It said something about her life, Lois thought, that arriving home from work to find a doppelganger going through her dresser wasn’t even all that surprising.
As befitted the nerves of steel she’d developed over decades of risking her life in the pursuit of information people didn’t want her to have, Lois didn’t stand there gaping like a damsel in distress. Instead she backed quietly out of the doorway while the doppelganger remained engrossed with digging through her possessions, slipping her hand into her purse to retrieve her phone as she did so.
Unfortunately, that didn’t seem to be enough.
The next thing she knew, she was up against the wall, back aching from the incandescent red shock of impact, staring directly into the same pair of eyes she saw every day in the mirror. It was only then, as the echoes started to fade, that Lois realised she couldn’t feel a floor under her shoes. Or breathe.
Why do they always go for the throat? she wondered with an irritation verging on terror.
“Super—” Lois managed in a breathless little squeak before a hand plastered itself over her mouth, muffling the rest of the word in a grip so implacable it reminded her of being held by Metallo. Or Superman, if Superman was a violent maniac.
“Superman, right? I saw your work on him.” Even the doppelganger’s voice sounded the same, though it was a little like the unfamiliarity of hearing yourself on tape, outside your own head. She smiled, that friendly public smile Lois had practiced for years to use during interviews so people would be more inclined to overshare. “I’m going to take my hand away in a moment, but if you try to call for help, I’ll break your pretty neck. Got it? Blink twice for yes.”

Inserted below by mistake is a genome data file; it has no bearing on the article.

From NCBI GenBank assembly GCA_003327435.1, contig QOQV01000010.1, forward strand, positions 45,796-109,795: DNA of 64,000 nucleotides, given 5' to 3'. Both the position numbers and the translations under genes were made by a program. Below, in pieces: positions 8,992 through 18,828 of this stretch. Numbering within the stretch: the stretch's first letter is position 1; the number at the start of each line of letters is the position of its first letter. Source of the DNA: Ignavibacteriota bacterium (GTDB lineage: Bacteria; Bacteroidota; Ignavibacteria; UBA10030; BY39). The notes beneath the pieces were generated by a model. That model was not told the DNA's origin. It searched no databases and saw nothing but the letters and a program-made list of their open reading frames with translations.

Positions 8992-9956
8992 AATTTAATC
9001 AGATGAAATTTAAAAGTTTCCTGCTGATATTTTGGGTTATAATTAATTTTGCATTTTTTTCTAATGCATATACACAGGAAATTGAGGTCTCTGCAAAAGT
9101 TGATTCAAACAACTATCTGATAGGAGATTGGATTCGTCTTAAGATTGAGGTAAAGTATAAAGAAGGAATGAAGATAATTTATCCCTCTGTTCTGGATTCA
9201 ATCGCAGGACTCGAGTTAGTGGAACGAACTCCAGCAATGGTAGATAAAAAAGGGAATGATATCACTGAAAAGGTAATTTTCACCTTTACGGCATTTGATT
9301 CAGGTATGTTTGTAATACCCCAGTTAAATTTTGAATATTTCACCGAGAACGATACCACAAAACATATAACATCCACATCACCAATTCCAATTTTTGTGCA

Lois blinked twice, as emphatically as she could.
“Good.” The doppelganger removed her hand from Lois’s mouth, and Lois stayed true to her word, concentrating on gasping for breath as quietly as possible in case her doppelganger got the idea that she might be trying to draw attention to her predicament. This was bad. This was very, very bad. Her eyes darted around the room and landed on her purse, strewn across the floor halfway between the back hallway and the main room they were in now like the detritus of a car crash.
The doppelganger saw her looking, and her smile shifted into the one Lois only used when she wanted to remind someone how badly she could ruin them. At least she knew exactly how effective that was now. (Very.) “It’s good to know that the me in this universe is semi-competent, at least.”